Merck & Co has surprised some observers by returning the global rights to Portola Pharmaceuticals for the investigational clotbuster betrixaban.

Betrixaban is an oral Factor Xa inhibitor anticoagulant being evaluated for the prevention of stroke in patients with atrial fibrillation. In July 2009, Merck and Portola announced a collaboration for the drug that could have been worth $470 million (plus royalties) to the latter firm, and the US giant made an upfront payment of $50 million.

Most recently, betrixaban completed the Phase II EXPLORE-Xa trial in which it showed dose dependent clinical activity with similar or lower rates of bleeding compared to warfarin. Luciano Rossetti, head of global scientific strategy at Merck, noted that "working closely with our Portola collaborators we have advanced betrixaban to this Phase III-ready stage".

However the rights have been returned, "as part of an ongoing prioritisation of our late-stage pipeline", though he stressed that Merck "remains committed to delivering medicines for cardiovascular disease".

The decision comes just a few months after a briefing in London, when Daniel Bloomfield, head of clinical and translational medicine, cardiovascular, at Merck Research Laboratories, told PharmaTimes World News that he believed betrixaban would be able to hold its own in the highly-competitive stroke market. He said the drug would not have too much ground to make up on Boehringer Ingelheim's factor Xa inhibitor Pradaxa (dabigatran), which was approved by the US Food and Drug Administration for stroke risk reduction in non-valvular AF in October 2010.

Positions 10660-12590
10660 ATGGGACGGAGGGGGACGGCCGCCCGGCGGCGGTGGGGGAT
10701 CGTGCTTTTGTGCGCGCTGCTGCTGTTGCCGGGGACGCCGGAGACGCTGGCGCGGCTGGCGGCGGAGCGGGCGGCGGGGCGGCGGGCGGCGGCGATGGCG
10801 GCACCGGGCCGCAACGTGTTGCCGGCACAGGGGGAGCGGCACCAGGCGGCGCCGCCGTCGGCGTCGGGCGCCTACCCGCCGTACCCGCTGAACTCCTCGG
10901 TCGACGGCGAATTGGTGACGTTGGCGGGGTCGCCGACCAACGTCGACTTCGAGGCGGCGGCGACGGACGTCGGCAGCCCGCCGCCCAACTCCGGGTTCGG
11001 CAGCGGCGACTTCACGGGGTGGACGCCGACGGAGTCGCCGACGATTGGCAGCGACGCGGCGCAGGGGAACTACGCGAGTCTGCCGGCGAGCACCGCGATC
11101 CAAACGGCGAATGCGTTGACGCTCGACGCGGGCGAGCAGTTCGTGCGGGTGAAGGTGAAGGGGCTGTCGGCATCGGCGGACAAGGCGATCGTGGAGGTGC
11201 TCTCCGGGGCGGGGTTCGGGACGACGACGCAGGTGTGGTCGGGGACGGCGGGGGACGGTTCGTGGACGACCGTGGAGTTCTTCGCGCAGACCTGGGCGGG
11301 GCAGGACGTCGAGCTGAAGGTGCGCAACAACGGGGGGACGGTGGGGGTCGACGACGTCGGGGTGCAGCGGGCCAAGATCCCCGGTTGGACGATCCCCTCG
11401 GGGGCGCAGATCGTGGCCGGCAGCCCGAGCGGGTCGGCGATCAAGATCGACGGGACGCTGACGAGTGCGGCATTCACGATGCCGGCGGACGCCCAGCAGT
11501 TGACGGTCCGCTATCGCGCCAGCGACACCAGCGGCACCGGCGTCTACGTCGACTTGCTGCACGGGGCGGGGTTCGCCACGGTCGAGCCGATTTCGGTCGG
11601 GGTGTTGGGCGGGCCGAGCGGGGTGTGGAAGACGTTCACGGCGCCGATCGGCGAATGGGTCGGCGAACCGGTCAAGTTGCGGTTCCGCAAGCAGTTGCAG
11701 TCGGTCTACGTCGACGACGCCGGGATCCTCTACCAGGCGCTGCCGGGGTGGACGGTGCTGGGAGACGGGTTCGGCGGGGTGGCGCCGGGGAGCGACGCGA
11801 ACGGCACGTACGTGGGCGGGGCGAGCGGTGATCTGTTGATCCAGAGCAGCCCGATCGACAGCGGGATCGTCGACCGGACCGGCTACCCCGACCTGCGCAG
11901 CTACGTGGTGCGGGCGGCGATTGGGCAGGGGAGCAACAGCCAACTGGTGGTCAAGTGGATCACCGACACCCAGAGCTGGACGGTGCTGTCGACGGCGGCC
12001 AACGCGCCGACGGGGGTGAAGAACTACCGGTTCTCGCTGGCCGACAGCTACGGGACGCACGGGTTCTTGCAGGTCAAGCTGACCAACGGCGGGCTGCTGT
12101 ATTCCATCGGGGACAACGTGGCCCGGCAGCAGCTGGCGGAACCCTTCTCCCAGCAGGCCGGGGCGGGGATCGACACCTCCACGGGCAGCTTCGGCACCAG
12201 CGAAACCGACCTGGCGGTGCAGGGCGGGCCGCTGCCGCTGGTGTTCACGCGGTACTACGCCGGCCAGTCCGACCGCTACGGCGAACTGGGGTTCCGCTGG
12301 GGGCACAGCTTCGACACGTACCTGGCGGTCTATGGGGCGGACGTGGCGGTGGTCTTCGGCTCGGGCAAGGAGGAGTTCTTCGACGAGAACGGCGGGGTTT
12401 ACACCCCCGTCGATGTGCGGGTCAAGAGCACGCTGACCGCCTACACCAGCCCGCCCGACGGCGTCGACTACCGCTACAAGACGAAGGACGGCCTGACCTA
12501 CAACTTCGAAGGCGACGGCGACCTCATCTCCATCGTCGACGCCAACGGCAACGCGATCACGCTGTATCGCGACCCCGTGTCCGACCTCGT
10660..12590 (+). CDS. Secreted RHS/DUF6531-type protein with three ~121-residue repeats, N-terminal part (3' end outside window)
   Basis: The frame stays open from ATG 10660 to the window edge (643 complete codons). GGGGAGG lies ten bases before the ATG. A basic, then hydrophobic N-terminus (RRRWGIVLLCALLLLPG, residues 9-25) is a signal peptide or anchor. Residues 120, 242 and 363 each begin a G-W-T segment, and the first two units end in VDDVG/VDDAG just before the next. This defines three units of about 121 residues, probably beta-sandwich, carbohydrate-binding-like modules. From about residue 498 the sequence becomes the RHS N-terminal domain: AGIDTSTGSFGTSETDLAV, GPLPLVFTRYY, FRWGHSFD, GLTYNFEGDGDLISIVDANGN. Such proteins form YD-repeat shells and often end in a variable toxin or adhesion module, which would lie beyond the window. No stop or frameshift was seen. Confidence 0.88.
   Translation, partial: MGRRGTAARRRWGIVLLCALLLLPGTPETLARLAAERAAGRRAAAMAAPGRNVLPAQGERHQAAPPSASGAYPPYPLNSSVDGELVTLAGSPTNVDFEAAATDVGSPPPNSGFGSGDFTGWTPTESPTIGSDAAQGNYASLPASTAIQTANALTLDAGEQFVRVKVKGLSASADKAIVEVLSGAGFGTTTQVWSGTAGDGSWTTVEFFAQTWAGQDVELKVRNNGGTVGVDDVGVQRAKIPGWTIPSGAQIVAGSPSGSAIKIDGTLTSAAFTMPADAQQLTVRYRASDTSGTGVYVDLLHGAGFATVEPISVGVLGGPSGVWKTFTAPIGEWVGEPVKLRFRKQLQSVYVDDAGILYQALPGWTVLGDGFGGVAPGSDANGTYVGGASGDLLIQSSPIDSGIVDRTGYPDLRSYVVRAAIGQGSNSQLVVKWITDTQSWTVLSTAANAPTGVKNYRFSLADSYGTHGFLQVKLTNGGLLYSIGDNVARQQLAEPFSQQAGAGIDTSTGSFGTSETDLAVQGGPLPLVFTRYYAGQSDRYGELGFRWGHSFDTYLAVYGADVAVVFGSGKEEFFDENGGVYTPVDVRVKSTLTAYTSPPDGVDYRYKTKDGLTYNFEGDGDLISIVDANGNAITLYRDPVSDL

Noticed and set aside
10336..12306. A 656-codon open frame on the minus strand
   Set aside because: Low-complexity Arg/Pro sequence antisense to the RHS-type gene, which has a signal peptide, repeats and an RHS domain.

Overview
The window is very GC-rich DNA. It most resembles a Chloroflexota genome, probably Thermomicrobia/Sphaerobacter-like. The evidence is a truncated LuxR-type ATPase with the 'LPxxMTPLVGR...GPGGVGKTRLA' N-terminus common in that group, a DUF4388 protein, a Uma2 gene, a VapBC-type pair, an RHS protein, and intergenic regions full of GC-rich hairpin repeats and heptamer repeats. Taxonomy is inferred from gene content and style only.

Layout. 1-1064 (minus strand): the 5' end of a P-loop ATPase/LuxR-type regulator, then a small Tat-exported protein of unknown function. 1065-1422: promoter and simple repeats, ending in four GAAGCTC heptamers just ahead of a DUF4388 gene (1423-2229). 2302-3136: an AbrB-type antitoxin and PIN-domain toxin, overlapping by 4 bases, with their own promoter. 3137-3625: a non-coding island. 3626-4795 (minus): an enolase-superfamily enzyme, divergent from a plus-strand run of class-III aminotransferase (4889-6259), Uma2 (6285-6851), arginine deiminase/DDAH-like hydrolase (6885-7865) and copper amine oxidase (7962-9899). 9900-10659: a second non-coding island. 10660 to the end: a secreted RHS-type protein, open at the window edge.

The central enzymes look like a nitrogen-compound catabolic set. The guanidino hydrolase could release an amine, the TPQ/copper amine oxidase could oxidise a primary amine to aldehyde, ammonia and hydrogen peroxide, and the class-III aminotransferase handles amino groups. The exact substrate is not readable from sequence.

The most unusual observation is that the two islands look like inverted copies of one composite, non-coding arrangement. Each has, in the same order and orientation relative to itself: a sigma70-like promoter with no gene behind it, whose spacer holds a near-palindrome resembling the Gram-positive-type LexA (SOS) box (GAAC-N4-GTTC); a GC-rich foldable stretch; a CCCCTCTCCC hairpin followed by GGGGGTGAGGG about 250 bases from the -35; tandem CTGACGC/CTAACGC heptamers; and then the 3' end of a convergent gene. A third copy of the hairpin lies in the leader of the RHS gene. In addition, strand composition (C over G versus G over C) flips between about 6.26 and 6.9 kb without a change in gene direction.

As for Portola, chief executive William Lis said regaining the rights "represents a transformational opportunity" for the Californian firm. He added that "we will work with our academic partners on options for an independent development plan to bring betrixaban to the market and intend to discuss these options with the FDA in the near future".

Zostavax label expanded

In other Merck news, the FDA expanded approval of Merck's shingles vaccine Zostavax to include adults aged 50 to 59. The herpes zoster vaccine is already available for  patients aged 60 years and older.

The label change is based on data from a clinical study involving 22,000 patients aged 50 to 59. It showed that  Zostavax reduced the risk of shingles by nearly 70%.

The expanded indication "is important for the health of people who are 50 and older because nearly everyone in that age group is at risk for developing shingles," said Jeffrey Silber, vice president, Merck Research Laboratories. According to the US Centers for Disease Control and Prevention, one in three people across the Atlantic will experience shingles in their lifetime and nearly one million cases occur each year.

Julie Gerberding, head of Merck Vaccines, noted that the company is "investing more than $1 billion to enhance manufacturing so that as many people as possible may have access to Zostavax and our other varicella-containing vaccines".